The previous night, Brian played a show I booked for him in the space I live in called The Bahamas, co-run by Jake Lazovick and myself. It was a beautiful night. I baked a Massaman curry, roasted vegetable type flat bread with Brie on top for all us. Customarily when I have traveling guests playing at my house, I will cook for them. After I helped Brian unload his gear, we all got to know each other a little better over the pizza. Brian’s project is called Bois and this was only the second time we’d met. I’d been a fan of his music since our mutual friend David Courtright turned me on to it. We played together in Birmingham, Alabama on my tour with Mutual Benefit in September. Set up with his vibraphones against a backdrop of bright LED lights flashing in sync with his music, everyone in the audience was moved by his performance. I met Serra the night of the show and I later learned she was a sculptor and made the wooden installations at the Silent Barn—something I’ve always admired.
The night turned out to be a wild one. The show was a tape release for Christian from Smoke Bellow’s new tape label and included a secret performance by Dan Deacon. A large crowd of young kids who had heard about the show gathered at the foot of the stage to watch Brian play his Rhodes and soulfully croon to a mass of unsuspecting strangers. I was loosing my mind at the door trying to make sure everything was running properly and that we wouldn’t get shut down due to capacity. A bottle of Rioja helped to ease the stress. At the end of the night while him and Serra were falling asleep, Brian put on a live stream of a synthesizer that plays the weather called the Weather Warlock.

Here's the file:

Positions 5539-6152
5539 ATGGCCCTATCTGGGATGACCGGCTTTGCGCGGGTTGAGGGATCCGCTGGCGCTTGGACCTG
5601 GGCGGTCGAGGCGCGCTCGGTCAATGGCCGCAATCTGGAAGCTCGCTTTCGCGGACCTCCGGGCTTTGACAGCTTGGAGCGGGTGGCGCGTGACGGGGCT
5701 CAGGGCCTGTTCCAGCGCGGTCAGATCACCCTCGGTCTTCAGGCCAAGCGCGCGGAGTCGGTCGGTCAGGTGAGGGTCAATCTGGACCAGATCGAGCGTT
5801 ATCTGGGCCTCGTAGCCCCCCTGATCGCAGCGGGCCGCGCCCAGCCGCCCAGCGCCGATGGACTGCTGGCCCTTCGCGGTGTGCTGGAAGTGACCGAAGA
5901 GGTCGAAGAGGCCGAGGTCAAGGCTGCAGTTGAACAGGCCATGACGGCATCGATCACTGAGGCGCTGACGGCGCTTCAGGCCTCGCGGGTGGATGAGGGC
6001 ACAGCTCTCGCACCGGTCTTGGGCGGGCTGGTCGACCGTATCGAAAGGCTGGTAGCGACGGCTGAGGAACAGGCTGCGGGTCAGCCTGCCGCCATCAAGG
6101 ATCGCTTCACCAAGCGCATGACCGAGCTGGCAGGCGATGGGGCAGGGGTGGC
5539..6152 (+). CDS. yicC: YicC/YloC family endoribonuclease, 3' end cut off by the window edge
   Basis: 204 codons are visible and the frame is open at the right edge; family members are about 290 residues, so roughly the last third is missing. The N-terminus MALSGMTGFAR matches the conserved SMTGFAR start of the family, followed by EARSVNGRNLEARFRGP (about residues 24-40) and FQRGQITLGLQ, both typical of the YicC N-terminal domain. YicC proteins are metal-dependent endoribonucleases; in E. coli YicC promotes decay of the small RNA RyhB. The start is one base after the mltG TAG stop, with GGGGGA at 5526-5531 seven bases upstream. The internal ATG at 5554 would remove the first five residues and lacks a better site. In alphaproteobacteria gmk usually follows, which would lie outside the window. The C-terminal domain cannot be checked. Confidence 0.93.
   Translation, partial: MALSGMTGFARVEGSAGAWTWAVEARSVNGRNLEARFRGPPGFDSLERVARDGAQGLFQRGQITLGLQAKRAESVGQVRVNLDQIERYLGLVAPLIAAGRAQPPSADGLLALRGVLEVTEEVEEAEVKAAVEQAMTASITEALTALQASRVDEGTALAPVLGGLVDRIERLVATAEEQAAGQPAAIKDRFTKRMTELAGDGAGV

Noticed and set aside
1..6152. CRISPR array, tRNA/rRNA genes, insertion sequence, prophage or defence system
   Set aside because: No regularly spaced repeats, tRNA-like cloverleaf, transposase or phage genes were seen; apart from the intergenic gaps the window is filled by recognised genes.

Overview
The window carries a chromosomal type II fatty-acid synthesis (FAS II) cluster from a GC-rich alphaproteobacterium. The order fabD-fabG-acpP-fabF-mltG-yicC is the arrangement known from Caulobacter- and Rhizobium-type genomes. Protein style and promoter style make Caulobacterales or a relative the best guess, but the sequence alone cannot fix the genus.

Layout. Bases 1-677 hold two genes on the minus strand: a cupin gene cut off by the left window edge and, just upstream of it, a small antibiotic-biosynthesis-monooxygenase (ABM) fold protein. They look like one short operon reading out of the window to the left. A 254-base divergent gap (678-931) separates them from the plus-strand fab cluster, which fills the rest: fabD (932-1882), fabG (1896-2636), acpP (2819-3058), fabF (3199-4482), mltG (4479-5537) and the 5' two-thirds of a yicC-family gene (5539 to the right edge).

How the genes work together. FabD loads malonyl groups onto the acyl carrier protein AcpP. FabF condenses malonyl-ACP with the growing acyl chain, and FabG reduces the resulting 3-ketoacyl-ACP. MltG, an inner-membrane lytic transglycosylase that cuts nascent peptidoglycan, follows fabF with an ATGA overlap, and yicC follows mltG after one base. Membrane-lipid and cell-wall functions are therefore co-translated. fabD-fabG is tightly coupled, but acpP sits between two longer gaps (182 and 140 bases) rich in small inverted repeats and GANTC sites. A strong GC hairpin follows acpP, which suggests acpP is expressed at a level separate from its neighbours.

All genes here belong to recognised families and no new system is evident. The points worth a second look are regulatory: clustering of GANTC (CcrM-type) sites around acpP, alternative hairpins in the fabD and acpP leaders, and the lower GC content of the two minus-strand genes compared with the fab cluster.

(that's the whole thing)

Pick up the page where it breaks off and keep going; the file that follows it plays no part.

When we arrived at the Mount Vernon estate, none of us really knew what to expect. Brian had visited the tourist destination as a child and fondly remembered loving it. The first thing we saw was a flock of bright, fluffy, loving sheep. It was going to be a good day. We walked around the grounds looking at a map to guide us to various destinations, but decided to roam around the gardens and stables petting Washington’s sheep and trimming some of Washington’s kale. Eventually, we made our way to “the Mansion” where Washington and his company resided. Each room was painted with the brightest pigments available at the time, imported from Europe (as were most things Washington enjoyed). The exterior of the walls were made of stucco. By the time we got to the second floor, the entire building felt like it was about to collapse. The stair case slanted fairly significantly and it was obvious that the conservation used to keep the historical accuracy as tight as possible was a major pain in the ass to everyone involved due to the architectural defects unbeknownst to the designers of the time. We had a challenge among the three of us over who could ask the most questions and Serra was winning by a large portion. Finally I asked mine about how Martha Washington died, which the tour guide informed us that no one ever knew because no one would “lay a hand on Washington’s wife.” The house sat against an enormous view of the Potomac River where we ran around chasing Geese.